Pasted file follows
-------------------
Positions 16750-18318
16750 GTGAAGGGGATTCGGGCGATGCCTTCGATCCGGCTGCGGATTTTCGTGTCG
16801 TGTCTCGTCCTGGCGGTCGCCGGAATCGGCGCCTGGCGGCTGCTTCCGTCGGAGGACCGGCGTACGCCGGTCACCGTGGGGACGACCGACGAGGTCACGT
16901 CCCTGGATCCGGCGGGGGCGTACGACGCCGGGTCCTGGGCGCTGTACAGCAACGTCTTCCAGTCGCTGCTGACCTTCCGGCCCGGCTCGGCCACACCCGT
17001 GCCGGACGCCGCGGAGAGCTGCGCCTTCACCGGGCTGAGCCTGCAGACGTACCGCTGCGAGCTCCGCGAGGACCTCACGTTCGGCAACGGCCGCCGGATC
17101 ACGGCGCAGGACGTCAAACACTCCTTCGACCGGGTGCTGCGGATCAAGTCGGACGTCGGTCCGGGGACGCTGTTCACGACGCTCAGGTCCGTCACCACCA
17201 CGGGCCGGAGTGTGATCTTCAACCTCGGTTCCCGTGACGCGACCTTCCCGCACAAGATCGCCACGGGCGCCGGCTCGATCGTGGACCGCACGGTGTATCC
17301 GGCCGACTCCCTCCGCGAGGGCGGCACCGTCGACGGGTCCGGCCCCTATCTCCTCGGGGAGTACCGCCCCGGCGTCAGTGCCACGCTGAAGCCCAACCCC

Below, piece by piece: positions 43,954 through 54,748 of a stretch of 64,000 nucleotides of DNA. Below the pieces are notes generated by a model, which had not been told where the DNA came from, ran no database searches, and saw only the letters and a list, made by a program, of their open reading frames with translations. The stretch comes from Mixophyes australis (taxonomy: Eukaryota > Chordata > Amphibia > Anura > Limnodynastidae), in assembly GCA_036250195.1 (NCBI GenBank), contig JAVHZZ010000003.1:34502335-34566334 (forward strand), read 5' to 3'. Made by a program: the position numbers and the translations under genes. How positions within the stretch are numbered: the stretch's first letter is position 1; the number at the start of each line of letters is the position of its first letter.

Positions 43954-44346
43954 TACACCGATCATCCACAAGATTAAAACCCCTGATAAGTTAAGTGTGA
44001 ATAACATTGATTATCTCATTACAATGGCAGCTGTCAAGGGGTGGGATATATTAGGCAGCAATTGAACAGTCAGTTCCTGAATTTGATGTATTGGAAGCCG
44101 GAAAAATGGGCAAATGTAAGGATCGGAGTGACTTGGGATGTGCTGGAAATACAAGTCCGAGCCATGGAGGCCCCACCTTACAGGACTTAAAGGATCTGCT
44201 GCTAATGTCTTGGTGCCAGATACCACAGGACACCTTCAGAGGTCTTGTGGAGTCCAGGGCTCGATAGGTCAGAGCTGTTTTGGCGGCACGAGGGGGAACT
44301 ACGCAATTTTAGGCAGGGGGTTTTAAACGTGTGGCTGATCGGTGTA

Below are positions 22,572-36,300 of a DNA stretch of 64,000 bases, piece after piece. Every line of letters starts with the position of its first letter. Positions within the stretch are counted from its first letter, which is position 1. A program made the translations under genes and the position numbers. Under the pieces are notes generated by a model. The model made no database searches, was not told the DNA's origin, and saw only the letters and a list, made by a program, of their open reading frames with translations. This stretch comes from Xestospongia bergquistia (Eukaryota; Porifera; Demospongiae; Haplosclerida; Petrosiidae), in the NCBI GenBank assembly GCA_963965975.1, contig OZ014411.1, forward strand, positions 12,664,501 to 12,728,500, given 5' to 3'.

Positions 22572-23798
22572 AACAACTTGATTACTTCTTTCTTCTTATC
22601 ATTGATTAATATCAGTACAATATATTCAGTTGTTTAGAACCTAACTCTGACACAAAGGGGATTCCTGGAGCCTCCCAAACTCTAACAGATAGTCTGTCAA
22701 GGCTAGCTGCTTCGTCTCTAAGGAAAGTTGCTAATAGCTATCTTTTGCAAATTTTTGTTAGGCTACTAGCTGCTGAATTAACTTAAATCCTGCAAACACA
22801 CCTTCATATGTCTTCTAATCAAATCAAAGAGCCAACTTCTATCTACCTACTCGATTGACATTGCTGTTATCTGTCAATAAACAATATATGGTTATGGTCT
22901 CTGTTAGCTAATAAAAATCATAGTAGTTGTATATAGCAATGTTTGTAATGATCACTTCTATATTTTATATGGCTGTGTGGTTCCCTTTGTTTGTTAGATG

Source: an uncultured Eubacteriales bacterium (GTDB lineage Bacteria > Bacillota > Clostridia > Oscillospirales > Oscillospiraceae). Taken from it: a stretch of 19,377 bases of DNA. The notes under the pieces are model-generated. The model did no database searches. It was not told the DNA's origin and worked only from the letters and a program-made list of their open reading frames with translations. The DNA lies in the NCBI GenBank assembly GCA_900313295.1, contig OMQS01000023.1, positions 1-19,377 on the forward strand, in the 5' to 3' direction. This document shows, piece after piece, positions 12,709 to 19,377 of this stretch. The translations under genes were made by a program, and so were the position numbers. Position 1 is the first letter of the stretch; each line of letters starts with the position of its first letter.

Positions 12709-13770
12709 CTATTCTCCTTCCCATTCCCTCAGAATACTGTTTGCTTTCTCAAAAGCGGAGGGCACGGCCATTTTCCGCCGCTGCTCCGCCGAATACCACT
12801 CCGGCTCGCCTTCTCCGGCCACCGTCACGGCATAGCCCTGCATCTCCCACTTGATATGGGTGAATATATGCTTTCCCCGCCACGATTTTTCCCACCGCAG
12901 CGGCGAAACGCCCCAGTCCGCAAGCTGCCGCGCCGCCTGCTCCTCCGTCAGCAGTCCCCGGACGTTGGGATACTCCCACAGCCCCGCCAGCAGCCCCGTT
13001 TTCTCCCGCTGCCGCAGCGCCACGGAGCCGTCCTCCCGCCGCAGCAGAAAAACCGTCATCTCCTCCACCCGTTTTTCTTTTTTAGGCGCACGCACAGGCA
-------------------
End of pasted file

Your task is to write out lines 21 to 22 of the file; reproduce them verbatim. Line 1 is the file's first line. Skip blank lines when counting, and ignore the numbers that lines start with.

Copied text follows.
22801 CCTTCATATGTCTTCTAATCAAATCAAAGAGCCAACTTCTATCTACCTACTCGATTGACATTGCTGTTATCTGTCAATAAACAATATATGGTTATGGTCT
22901 CTGTTAGCTAATAAAAATCATAGTAGTTGTATATAGCAATGTTTGTAATGATCACTTCTATATTTTATATGGCTGTGTGGTTCCCTTTGTTTGTTAGATG